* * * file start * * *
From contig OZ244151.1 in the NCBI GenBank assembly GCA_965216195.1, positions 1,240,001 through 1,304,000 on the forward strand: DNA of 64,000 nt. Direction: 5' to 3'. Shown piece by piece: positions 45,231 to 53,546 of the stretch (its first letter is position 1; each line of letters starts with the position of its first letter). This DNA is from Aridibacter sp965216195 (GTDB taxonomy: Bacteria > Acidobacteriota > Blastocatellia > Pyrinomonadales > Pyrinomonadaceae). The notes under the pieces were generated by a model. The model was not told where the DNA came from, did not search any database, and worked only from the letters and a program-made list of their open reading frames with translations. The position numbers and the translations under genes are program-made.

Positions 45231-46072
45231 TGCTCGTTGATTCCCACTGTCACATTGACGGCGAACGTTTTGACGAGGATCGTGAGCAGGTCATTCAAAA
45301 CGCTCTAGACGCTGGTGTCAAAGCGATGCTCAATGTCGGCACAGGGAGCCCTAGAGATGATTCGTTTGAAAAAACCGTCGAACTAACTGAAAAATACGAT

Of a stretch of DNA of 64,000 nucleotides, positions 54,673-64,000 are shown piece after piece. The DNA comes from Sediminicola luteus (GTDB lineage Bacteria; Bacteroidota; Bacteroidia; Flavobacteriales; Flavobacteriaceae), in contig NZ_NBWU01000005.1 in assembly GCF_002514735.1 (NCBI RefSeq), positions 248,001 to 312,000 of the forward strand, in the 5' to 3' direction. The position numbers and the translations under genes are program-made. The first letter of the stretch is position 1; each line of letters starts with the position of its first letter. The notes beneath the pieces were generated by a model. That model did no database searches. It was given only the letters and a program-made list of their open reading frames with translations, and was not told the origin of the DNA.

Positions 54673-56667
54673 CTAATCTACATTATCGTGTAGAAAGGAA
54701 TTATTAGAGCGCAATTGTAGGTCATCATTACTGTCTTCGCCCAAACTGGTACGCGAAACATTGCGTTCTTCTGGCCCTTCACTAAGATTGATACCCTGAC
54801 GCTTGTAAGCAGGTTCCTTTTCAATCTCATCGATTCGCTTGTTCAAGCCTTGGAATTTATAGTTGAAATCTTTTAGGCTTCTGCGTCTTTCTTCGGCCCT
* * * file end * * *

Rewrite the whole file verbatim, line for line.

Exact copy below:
From contig OZ244151.1 in the NCBI GenBank assembly GCA_965216195.1, positions 1,240,001 through 1,304,000 on the forward strand: DNA of 64,000 nt. Direction: 5' to 3'. Shown piece by piece: positions 45,231 to 53,546 of the stretch (its first letter is position 1; each line of letters starts with the position of its first letter). This DNA is from Aridibacter sp965216195 (GTDB taxonomy: Bacteria > Acidobacteriota > Blastocatellia > Pyrinomonadales > Pyrinomonadaceae). The notes under the pieces were generated by a model. The model was not told where the DNA came from, did not search any database, and worked only from the letters and a program-made list of their open reading frames with translations. The position numbers and the translations under genes are program-made.

Positions 45231-46072
45231 TGCTCGTTGATTCCCACTGTCACATTGACGGCGAACGTTTTGACGAGGATCGTGAGCAGGTCATTCAAAA
45301 CGCTCTAGACGCTGGTGTCAAAGCGATGCTCAATGTCGGCACAGGGAGCCCTAGAGATGATTCGTTTGAAAAAACCGTCGAACTAACTGAAAAATACGAT

Of a stretch of DNA of 64,000 nucleotides, positions 54,673-64,000 are shown piece after piece. The DNA comes from Sediminicola luteus (GTDB lineage Bacteria; Bacteroidota; Bacteroidia; Flavobacteriales; Flavobacteriaceae), in contig NZ_NBWU01000005.1 in assembly GCF_002514735.1 (NCBI RefSeq), positions 248,001 to 312,000 of the forward strand, in the 5' to 3' direction. The position numbers and the translations under genes are program-made. The first letter of the stretch is position 1; each line of letters starts with the position of its first letter. The notes beneath the pieces were generated by a model. That model did no database searches. It was given only the letters and a program-made list of their open reading frames with translations, and was not told the origin of the DNA.

Positions 54673-56667
54673 CTAATCTACATTATCGTGTAGAAAGGAA
54701 TTATTAGAGCGCAATTGTAGGTCATCATTACTGTCTTCGCCCAAACTGGTACGCGAAACATTGCGTTCTTCTGGCCCTTCACTAAGATTGATACCCTGAC
54801 GCTTGTAAGCAGGTTCCTTTTCAATCTCATCGATTCGCTTGTTCAAGCCTTGGAATTTATAGTTGAAATCTTTTAGGCTTCTGCGTCTTTCTTCGGCCCT